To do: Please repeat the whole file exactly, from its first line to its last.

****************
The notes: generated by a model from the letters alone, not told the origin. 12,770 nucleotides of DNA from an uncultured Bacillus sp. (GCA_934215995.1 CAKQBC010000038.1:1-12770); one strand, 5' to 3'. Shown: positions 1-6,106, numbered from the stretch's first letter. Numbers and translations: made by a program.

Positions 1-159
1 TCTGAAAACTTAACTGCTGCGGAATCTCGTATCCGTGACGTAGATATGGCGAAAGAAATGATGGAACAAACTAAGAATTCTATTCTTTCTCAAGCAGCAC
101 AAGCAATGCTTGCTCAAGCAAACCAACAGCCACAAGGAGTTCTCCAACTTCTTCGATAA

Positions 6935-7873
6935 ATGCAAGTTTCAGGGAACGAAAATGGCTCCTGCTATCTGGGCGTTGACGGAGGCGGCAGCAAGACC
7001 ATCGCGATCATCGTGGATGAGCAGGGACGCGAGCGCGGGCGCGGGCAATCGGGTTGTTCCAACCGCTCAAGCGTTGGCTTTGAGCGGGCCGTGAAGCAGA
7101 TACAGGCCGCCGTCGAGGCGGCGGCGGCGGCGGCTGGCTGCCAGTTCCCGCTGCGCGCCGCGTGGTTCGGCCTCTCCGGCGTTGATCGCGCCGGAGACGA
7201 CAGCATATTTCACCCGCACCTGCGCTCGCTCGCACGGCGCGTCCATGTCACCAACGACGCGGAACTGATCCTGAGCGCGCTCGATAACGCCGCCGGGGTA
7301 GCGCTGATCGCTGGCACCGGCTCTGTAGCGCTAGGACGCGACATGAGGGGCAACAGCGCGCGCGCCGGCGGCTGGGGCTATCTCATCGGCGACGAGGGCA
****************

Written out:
The notes: generated by a model from the letters alone, not told the origin. 12,770 nucleotides of DNA from an uncultured Bacillus sp. (GCA_934215995.1 CAKQBC010000038.1:1-12770); one strand, 5' to 3'. Shown: positions 1-6,106, numbered from the stretch's first letter. Numbers and translations: made by a program.

Positions 1-159
1 TCTGAAAACTTAACTGCTGCGGAATCTCGTATCCGTGACGTAGATATGGCGAAAGAAATGATGGAACAAACTAAGAATTCTATTCTTTCTCAAGCAGCAC
101 AAGCAATGCTTGCTCAAGCAAACCAACAGCCACAAGGAGTTCTCCAACTTCTTCGATAA

Positions 6935-7873
6935 ATGCAAGTTTCAGGGAACGAAAATGGCTCCTGCTATCTGGGCGTTGACGGAGGCGGCAGCAAGACC
7001 ATCGCGATCATCGTGGATGAGCAGGGACGCGAGCGCGGGCGCGGGCAATCGGGTTGTTCCAACCGCTCAAGCGTTGGCTTTGAGCGGGCCGTGAAGCAGA
7101 TACAGGCCGCCGTCGAGGCGGCGGCGGCGGCGGCTGGCTGCCAGTTCCCGCTGCGCGCCGCGTGGTTCGGCCTCTCCGGCGTTGATCGCGCCGGAGACGA
7201 CAGCATATTTCACCCGCACCTGCGCTCGCTCGCACGGCGCGTCCATGTCACCAACGACGCGGAACTGATCCTGAGCGCGCTCGATAACGCCGCCGGGGTA
7301 GCGCTGATCGCTGGCACCGGCTCTGTAGCGCTAGGACGCGACATGAGGGGCAACAGCGCGCGCGCCGGCGGCTGGGGCTATCTCATCGGCGACGAGGGCA